In the meantime, Aaron Shust was finishing up his album in the studio with Scott’s brother, Ed Cash. Towards the end of the process Ed asked Aaron to listen to one more song and see what he thought. When Aaron heard the song he immediately knew he had to help finish adding the bridge and put it on his record. So that’s what he did…

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Social media has been a terrific discovery for sharing information and keeping large numbers of people up to date on current and future happenings. Christians have fully embraced the likes of Facebook, Twitter and Instagram for personal and ministry applications.

Like any other technology, social media outlets are amoral. What we choose to do with them will determine whether they bring hope or discouragement. The danger of social media is that often we are willing to post a comment or information that we would never share with someone face to face…

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Along with writing songs and leading worship, I work as a therapist, journeying with men and women, who seek deeper emotional and spiritual growth. It’s my “day job” and such an honor. The therapeutic journey varies from person to person, however, lately, I’m seeing a common chord.

As a kid, my whole family would pile in our old-school station wagon (you know the one with the wood paneling on the sides) and truck it all the way from Mobile, AL to the beautiful Rocky Mountains of Colorado to go skiing. I remember thinking it was the longest distance in the world. There were lots of pit stops and sleepy stretches, (especially in TX) where the only vehicles we’d pass were UPS trucks. Boring!!! But oh how I would love the last few hours of that drive when patches of crunchy white snow became more regular and my hand tested the car windows to finally find freezing. We were not in Alabama anymore. It was glorious…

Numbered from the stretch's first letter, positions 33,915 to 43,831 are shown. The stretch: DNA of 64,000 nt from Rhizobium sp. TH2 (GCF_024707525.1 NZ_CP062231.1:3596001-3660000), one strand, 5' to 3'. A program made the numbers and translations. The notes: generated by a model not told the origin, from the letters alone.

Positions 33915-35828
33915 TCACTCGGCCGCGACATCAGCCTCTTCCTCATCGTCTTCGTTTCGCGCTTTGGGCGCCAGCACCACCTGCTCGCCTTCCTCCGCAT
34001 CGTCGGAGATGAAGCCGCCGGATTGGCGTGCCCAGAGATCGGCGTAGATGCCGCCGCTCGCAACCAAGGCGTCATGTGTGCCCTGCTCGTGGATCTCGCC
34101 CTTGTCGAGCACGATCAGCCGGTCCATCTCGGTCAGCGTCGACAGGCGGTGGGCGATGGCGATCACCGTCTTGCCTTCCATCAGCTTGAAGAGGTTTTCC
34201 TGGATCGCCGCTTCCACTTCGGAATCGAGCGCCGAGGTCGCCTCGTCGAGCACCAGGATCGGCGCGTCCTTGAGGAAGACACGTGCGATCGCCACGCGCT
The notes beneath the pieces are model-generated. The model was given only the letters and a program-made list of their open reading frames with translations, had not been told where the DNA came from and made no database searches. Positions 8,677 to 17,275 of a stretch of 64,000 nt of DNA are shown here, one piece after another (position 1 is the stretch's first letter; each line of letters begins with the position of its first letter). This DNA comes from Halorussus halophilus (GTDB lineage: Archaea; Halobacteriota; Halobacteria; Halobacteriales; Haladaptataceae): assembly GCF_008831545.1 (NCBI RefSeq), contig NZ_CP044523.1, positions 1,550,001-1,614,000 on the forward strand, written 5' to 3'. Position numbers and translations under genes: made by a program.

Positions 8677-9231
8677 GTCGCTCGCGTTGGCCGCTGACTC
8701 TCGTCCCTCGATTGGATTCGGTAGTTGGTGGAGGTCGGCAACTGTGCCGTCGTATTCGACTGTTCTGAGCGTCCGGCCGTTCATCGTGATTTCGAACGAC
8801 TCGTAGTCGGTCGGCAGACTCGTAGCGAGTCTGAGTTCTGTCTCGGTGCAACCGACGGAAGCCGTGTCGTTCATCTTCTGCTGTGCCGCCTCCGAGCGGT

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Here’s My Heart is a great example of the journey of a song. Chris Tomlin originally began the song from a phrase he had written in his notes, “Here’s my heart, Lord. Speak what is true.” Then he sat down with Louie Giglio and Jason Ingram to build upon the hook and continue the song. Because they appreciated the simplicity of what it was stating, they spent a lot of time trying to put to words what God says about each of us without complicating the message.

The interesting point about this song is that once it was written they sat with it for about two years because they just couldn’t get it to a place where they felt like it worked. Chris had tried to lead it for Passion City Church and it had felt lifeless. He had tried to rework it and still couldn’t get it to a place where it felt right. Eventually, though, he gave it to Brett Younker to lead one Sunday for the church and they saw a huge response, like the church had never heard the song before…

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Whether you’re on stage, in the congregation or running the sound, you’re always doing something with your hands. While many worshippers can’t wait take their place in the congregation to “lift up holy hands and sing,” there are also those who’d rather stuff them in their pockets or pump one in the air. But for those who have no idea what what to do with your hands, this one’s for you. We’ve put together a few different options for you to tryout during your next worship service…